Protecting yourself against Cyber-Monday scam artists - CBS News 8 - San Diego, CA News Station - KFMB Channel 8

Protecting yourself against Cyber-Monday scam artists

Posted: Updated:

(SAN DIEGO) While 138 million people are expected to hit the ground shopping this holiday weekend, many Americans are waiting until "Cyber Monday," when hundreds of online retailers post some major discounts. Experts warn that this is also prime time for identity thieves.

"This is the time so many people don't realize they're going to fall prey to these guys," said Jay Foley, executive director of the Identity Theft Resource Center in San Diego.

Last year, cyber-thieves made off with more than $48 billion in fraudulent on-line credit and debit card charges. Foley predicts they will be out in full force come Cyber Monday.

"They're going to be sending out leads to 'great deals,'" Foley added. "They're going to be cloning web sites. It will look like a legitimate Target web site, legitimate Wal-Mart site... or Best Buy site."

What they really are, according to Foley: clever copies of the real deal, sometimes offering suspiciously lower prices than the actual stores...

"It's just there so you can put your information in," he said. "Once they've got it, they're going to town.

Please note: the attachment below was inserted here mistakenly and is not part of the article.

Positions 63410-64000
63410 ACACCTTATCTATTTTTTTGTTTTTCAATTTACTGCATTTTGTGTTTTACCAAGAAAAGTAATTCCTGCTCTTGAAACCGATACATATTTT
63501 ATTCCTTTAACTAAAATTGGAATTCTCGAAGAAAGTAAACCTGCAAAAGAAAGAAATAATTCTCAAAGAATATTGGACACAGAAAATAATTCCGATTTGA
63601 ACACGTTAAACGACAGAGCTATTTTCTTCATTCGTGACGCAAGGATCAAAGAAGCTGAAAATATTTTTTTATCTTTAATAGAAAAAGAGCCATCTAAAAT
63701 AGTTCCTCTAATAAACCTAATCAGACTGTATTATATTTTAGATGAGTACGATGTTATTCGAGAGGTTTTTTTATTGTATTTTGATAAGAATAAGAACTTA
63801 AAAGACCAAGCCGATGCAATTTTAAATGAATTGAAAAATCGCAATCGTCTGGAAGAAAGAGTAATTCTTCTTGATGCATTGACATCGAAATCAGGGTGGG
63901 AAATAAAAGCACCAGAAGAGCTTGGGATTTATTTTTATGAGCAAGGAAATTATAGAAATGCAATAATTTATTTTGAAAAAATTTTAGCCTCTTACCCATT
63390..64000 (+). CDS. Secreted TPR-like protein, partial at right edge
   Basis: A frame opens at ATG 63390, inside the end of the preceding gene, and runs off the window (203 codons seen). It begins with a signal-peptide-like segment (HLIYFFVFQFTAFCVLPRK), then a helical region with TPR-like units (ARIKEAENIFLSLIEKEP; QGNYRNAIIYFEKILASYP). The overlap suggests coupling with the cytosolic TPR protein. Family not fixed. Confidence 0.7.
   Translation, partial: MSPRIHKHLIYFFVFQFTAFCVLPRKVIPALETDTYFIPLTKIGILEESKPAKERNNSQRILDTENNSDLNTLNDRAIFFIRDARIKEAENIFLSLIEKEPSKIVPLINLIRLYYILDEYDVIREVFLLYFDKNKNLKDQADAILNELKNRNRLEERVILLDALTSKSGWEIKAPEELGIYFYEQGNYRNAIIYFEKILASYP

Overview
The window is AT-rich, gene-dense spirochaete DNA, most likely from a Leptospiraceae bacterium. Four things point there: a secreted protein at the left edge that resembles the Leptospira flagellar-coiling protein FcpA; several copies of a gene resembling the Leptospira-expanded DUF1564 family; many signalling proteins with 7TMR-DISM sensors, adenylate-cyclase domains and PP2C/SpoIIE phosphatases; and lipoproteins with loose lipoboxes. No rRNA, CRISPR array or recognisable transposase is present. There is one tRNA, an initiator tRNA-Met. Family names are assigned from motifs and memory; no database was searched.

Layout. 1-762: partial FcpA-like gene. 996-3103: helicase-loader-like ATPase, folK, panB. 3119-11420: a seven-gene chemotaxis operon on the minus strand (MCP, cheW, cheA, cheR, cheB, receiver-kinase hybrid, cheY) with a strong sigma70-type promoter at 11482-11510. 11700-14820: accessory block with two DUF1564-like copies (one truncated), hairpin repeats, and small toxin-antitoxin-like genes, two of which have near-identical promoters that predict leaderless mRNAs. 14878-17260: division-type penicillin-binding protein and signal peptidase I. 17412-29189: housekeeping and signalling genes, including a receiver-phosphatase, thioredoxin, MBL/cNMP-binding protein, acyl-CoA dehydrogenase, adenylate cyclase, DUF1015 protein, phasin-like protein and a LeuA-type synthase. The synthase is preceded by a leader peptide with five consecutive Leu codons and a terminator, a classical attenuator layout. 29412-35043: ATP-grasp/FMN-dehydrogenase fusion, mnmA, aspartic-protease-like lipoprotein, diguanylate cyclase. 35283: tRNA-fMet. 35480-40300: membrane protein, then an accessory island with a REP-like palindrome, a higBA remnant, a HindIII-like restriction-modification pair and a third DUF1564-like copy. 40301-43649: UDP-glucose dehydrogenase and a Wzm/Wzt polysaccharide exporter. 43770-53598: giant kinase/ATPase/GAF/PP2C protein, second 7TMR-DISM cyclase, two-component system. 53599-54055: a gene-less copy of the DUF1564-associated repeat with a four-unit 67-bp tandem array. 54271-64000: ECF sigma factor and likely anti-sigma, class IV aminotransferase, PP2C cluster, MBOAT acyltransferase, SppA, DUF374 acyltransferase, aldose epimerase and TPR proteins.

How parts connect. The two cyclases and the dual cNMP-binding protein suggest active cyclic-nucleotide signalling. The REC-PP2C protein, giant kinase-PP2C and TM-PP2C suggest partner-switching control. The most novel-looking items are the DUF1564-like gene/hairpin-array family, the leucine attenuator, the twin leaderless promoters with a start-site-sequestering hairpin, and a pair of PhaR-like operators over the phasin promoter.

Foley suggests you know whom you're doing business with.

"When you start cyber-shopping, the first thing you want to make sure of is that you're at a legitimate web site," Foley said. He said security systems like "Trend Micro" can take the guess work out of it and tell you if a site's url is really a cyber-trap.

"Verify the site that you're dealing with, because the last thing you want to do is share your personal information with the bad guy," he said.

You should also do your own background check by going to Google.

"I put the company's name in there and I hit 'enter'," he said. "Everything good and everything bad about that company comes up for my review."

Also: never pay with a debit card, which does not always have the same legal protections against fraud as a credit card?" Foley said.

"What is easier to do: argue with a credit card company about an erroneous charge, or argue with a bank to get that money back in your account so you can pay your mortgage?"

And beware of unsolicited emails offering special deals: they are most likely a "phishing' expedition. Instead, head for the "delete" button.

Experts also advise you to check your credit card accounts on-line every couple days or so to monitor it for any fraudulent activity.

For a link to the Identity Theft Resource Center go to:

Powered by Frankly
All content © Copyright 2000 - 2018 KFMB-TV. All Rights Reserved.
For more information on this site, please read our Privacy Policy, and Terms of Service, and Ad Choices.